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Q&A: Mobile phone safety

Q&A: Mobile phone safety

  • 2015-09-30

European research has shown radiation from mobile phones can damage human DNA, reigniting the debate over whether they can harm human health.

Are mobile phones safe?

Nobody really knows the answer to this question and it has been the subject of fierce debate for many years.

There is currently no scientific evidence to suggest that mobile phones pose a risk to health.

However, since mobile phones are a relatively new technology, that situation could change.

There have been no studies into the long-term effects of using handsets, not least because the technology has not been around long enough.

What are the possible risks?

There are fears that the electromagnetic radiation emitted from mobile phone handsets may harm health.

In particular, there have been claims that it could affect the body's cells, brain or immune system and increase the risk of developing a range of diseases from cancer to Alzheimer's.

This latest laboratory-based European research, the Reflex study. suggests radiowaves from mobiles permanently alter DNA in human and animal cells.

Such mutations are seen as a possible cause of cancer.

But the research did not go on to look at whether these cellular changes were linked to disease.

Other research has also shown similar biological changes, but again, no direct evidence of harm to human health.

However, laboratory tests on mice have shown that radiation from mobile phones can have an adverse effect on their overall health.

It is not clear whether those findings can be applied directly to humans.

A study by scientists in Finland, published in 2002, suggested that the electromagnetic radiation did affect human brain tissue.

But they played down their findings saying more research was needed to see if the effects were the same in living people.

Another study by scientists in Sweden, also published in 2002, claimed to have found a link between analogue mobile phones and brain tumours.

It suggested users of "first generation" phones had a 30% higher risk of developing tumours than people who did not.

However, the findings were controversial and there have been no similar studies into the effects of modern GSM phones.

There have also been reports of people suffering from headaches, fatigue and loss of concentration after using their mobile phones.

However, these claims have not been scientifically substantiated.

What is the UK government's view?

The UK government commissioned a major study into the safety of mobile phones in the late 1990s. The Independent Expert Group on Mobile Phones published its report in 2000.

The Stewart report, named after the group's chairman Sir William Stewart, concluded there were no health risks associated with using mobile phones.

In 2002, the government and the mobile phone industry pledged £7.4m to a new research programme into the safety of mobile phones.

Its 15 studies, being carried out by independent scientists, will aim to come up with definitive answers on mobile phone safety.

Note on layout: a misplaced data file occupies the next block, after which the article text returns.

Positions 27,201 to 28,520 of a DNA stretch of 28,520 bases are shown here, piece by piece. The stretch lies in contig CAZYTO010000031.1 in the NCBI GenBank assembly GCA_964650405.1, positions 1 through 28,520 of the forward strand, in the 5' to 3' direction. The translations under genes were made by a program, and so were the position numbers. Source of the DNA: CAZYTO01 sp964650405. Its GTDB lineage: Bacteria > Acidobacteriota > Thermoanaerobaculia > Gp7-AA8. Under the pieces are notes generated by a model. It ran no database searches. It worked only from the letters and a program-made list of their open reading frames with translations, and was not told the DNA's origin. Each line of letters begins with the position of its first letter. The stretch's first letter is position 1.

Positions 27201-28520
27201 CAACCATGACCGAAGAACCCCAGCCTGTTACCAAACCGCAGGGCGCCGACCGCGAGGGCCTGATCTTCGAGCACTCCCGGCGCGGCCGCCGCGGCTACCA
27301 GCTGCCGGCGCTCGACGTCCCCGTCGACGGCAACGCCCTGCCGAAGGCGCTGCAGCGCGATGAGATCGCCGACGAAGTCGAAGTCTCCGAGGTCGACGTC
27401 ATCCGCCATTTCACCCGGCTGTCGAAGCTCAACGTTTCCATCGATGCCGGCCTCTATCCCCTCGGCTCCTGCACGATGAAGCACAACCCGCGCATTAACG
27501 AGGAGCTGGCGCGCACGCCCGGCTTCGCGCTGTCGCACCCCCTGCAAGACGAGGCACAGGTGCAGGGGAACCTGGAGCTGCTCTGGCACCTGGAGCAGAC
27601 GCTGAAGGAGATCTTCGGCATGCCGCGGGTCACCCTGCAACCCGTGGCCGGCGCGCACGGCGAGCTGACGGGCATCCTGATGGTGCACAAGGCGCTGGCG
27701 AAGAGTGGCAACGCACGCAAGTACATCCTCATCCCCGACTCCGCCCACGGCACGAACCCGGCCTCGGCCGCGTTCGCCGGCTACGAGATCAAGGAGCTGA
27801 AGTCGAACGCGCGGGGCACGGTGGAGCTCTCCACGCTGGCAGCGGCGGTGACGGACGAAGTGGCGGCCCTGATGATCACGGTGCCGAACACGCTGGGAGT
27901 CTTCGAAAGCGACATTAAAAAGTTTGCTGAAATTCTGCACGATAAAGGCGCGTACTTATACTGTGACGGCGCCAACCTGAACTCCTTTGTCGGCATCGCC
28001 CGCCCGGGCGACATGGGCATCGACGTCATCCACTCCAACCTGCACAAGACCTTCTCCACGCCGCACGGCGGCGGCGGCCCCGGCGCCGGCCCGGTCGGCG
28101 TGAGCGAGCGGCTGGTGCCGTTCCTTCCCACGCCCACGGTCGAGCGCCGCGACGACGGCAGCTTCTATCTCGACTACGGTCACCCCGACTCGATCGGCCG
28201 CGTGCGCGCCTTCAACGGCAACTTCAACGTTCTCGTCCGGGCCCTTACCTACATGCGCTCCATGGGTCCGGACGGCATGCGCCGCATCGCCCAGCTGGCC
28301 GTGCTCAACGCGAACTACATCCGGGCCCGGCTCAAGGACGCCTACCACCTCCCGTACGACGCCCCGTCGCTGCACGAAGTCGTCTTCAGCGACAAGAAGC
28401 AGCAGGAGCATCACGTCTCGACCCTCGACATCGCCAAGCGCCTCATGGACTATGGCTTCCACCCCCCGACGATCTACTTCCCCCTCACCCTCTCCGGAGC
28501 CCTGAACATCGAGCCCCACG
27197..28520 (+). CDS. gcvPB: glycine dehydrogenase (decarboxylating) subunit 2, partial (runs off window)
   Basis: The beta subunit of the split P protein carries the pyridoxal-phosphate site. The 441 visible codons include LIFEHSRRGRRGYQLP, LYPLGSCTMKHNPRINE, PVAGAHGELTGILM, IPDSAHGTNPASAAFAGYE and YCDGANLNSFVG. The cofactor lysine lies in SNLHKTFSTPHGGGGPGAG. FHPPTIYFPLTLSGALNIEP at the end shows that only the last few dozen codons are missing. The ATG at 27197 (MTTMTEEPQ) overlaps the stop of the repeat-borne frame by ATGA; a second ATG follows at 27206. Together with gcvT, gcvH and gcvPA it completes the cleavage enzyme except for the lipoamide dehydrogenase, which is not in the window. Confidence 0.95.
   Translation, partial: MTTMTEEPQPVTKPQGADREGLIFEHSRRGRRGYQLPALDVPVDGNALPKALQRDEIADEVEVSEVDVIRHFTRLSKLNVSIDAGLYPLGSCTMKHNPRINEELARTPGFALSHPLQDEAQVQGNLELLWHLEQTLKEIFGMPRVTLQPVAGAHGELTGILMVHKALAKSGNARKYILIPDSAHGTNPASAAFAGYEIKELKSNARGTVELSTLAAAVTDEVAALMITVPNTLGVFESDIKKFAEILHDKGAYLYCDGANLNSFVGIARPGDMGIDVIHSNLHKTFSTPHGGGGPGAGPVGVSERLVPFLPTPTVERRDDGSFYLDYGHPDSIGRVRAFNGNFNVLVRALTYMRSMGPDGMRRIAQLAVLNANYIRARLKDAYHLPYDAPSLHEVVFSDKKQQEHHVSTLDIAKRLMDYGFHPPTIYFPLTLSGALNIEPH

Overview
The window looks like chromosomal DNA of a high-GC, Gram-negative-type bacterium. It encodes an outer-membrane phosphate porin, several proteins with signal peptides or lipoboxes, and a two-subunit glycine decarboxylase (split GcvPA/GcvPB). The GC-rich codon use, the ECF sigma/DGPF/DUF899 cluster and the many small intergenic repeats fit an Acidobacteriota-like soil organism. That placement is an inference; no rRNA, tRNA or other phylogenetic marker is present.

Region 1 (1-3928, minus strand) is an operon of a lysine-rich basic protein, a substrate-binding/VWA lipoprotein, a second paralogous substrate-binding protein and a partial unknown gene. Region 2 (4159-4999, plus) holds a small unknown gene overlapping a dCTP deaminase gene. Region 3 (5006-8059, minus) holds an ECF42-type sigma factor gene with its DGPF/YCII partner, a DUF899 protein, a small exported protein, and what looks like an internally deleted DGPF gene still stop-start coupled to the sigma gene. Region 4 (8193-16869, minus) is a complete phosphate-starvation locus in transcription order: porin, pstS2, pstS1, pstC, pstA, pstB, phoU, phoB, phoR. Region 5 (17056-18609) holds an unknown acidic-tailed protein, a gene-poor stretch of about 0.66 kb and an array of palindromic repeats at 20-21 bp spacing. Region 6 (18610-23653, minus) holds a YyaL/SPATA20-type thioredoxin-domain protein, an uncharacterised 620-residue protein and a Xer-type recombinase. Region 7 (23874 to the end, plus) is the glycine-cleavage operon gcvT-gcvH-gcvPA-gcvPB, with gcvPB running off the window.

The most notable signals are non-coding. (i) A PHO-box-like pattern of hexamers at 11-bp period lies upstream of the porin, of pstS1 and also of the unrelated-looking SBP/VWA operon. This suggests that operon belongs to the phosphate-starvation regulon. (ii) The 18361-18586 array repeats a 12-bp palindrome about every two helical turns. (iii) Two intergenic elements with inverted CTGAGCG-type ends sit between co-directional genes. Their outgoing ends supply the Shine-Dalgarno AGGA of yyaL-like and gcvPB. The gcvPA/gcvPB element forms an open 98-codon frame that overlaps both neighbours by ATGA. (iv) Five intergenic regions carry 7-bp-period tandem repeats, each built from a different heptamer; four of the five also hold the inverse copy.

The latest review of the evidence, carried out by UK government scientists, suggests mobile phones do not harm health.

However, in a report published in January 2004 members of the Advisory Group on Non-Ionising Radiation warned that the situation could change if new evidence emerges.

Are there any risks for children?

The Stewart report recommended that children should only use mobile phones in emergencies.

The recommendation was based on the theory that children could be more at risk from the radiowaves emitted by mobile phones.

This is because their brains are still developing and their skulls are thinner, making it easier for the radiowaves to penetrate them.

According to the Advisory Group on Non-Ionising Radiation, "little has been published specifically on childhood exposures" since 2000.

As a result, children are still advised only to use mobile phones in emergencies.

However, surveys suggest that many children are ignoring the advice.

A survey of 1,000 British children, carried out in 2001, found 90% of under-16s own a mobile and one in 10 spends more than 45 minutes a day using it.

Do manufacturers think phones are safe?

The mobile phone industry has spent millions of pounds investigating the safety of handsets.

It is adamant that there is no link between the use of mobile phones and any adverse human health effects.

What steps can people take to reduce any risk?

Experts suggest that mobile phone users can take a number of precautions to reduce any possible health risks.

Almost all agree that the best step is to keep mobile phone conversations short and to a minimum.

Many believe that so-called hands free kits reduce the risks by cutting the amount of electromagnetic radiation entering the brain.

They also recommend that users buy phones with external aerials so that it is as far away from the head as possible when in use.

Similarly, it is believed that phones with a long talk time are more efficient and produce less powerful emissions.

Users are also advised against buying handsets with a high "SAR" value, which means it emits more radiation.(from BBC NEWS)

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